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K Street Firms Post Mixed Revenue; Chamber Spending Plunges

CEO Drew Maloney said new clients — such as Hilton Worldwide, Travelers Indemnity Co. and Bristol-Myers Squibb — and new hires helped drive the increase.

Alston & Bird’s lobbying practice posted an increase from $2.7 million in 2010’s first quarter to $2.9 million in this year’s first quarter.

“I think it’s going to be a great year for us,” said Alston policy practice leader Bob Jones. Former Rep. Billy Tauzin (R-La.) affiliated with the firm this year, and Alston’s health care practice scooped up ex-Rep. Earl Pomeroy (D-N.D.).

“The stars just aligned on that,” Jones said of the addition of Tauzin. He added that Pomeroy would be a great asset to the firm’s health care practice and would help build an agriculture business.

BGR Group, which started as an all-GOP shop and is now bipartisan, saw revenue bounce to $4.3 million in the first quarter of this year from $3.5 million the same period last year.

Patton Boggs, the city’s biggest LDA practice, grew to $12.4 million in the first quarter of the year from $10.4 million in the first quarter of last year. Akin Gump Strauss Hauer & Feld remained steady at $8.7 million. Ditto for the Podesta Group, which brought in about $7 million in each of the first quarters of 2010 and 2011.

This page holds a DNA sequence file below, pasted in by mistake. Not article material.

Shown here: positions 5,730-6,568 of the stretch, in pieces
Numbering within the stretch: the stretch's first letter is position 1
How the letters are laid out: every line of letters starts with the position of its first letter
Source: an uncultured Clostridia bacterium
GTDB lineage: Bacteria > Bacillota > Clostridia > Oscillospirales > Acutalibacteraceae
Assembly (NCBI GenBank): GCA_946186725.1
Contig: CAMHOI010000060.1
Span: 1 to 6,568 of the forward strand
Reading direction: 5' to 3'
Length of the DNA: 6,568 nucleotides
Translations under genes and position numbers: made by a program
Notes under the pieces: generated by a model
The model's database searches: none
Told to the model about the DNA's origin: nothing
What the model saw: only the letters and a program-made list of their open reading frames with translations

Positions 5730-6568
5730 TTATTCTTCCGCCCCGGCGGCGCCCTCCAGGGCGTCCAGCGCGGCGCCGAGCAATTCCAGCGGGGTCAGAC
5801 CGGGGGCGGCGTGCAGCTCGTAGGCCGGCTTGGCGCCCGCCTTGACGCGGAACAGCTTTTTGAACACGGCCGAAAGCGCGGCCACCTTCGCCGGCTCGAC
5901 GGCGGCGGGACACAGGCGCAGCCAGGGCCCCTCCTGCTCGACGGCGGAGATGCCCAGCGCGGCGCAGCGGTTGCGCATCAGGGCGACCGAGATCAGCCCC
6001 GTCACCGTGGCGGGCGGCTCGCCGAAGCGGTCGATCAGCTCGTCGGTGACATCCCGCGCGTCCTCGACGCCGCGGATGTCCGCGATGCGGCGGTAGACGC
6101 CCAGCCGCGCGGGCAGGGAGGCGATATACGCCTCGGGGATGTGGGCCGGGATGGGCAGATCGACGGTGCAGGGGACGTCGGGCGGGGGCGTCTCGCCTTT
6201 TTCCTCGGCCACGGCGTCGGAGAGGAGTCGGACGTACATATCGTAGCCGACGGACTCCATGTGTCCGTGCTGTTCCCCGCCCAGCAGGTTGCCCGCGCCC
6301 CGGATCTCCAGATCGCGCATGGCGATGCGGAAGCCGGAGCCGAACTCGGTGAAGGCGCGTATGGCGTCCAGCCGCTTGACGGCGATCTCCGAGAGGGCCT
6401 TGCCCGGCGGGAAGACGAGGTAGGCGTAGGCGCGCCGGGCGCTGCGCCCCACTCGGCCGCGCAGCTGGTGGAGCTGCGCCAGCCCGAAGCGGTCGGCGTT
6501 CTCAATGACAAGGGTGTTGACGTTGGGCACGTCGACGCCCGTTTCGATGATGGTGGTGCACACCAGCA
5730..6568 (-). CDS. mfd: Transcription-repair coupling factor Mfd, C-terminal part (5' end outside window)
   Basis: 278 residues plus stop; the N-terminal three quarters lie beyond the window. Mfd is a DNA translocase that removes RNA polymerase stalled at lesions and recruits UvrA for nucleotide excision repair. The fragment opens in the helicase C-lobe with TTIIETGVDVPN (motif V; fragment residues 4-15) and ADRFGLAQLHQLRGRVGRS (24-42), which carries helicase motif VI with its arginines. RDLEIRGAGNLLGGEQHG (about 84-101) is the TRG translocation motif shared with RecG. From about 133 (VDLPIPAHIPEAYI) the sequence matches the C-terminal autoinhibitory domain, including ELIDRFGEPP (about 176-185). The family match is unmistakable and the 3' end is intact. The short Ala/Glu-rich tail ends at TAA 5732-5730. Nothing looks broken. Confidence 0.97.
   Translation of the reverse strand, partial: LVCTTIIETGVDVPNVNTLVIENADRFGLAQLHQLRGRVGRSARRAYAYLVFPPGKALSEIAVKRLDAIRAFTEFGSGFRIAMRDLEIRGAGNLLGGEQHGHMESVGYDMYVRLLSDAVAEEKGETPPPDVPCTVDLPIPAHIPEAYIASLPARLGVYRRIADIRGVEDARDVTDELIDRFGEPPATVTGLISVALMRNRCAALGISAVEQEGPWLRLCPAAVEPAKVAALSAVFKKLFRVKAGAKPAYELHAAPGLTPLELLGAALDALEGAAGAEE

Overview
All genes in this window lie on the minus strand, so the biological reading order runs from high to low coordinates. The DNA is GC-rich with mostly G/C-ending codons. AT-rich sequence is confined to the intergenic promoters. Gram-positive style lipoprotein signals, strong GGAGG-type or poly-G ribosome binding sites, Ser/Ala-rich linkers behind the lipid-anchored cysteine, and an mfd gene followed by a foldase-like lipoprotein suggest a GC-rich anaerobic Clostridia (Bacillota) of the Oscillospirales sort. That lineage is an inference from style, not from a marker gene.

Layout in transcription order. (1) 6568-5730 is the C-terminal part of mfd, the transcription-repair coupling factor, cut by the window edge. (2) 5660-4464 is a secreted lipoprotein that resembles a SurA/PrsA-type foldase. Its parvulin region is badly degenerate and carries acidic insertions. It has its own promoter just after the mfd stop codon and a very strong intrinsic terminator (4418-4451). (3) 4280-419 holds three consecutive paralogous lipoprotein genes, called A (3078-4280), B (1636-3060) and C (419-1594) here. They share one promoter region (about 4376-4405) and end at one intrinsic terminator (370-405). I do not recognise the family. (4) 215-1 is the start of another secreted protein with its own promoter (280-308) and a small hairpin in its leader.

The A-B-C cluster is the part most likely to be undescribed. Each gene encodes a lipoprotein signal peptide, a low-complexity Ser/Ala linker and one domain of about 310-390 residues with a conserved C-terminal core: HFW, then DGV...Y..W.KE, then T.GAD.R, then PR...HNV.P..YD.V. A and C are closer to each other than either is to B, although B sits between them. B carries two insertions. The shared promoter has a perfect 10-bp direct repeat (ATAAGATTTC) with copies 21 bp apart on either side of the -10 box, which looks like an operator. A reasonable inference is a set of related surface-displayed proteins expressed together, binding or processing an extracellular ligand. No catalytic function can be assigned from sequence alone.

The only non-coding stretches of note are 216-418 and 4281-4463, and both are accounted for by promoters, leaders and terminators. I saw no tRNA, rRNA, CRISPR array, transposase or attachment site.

One of the biggest spenders on lobbying, meanwhile, took a significant dip.

The U.S. Chamber of Commerce reported spending $10.9 million on lobbying in the first quarter of this year, down 56 percent from the first quarter of last year, when it reported $25.1 million.

Of course, the chamber was significantly busier during the first quarter of last year, when it was lobbying heavily against the Democrats’ health care overhaul bill and debating financial services reform.

“The Chamber’s lobbying activity remained consistent with previous non-election years and resulted in a number of positive results for our members,” chamber spokesman J.P. Fielder said in an email. “Among the many issues we were engaged in, our efforts to repeal some of the most onerous provisions in the health care law has resulted in some early success and will continue, and the pending trade agreements are seeing renewed activity.”

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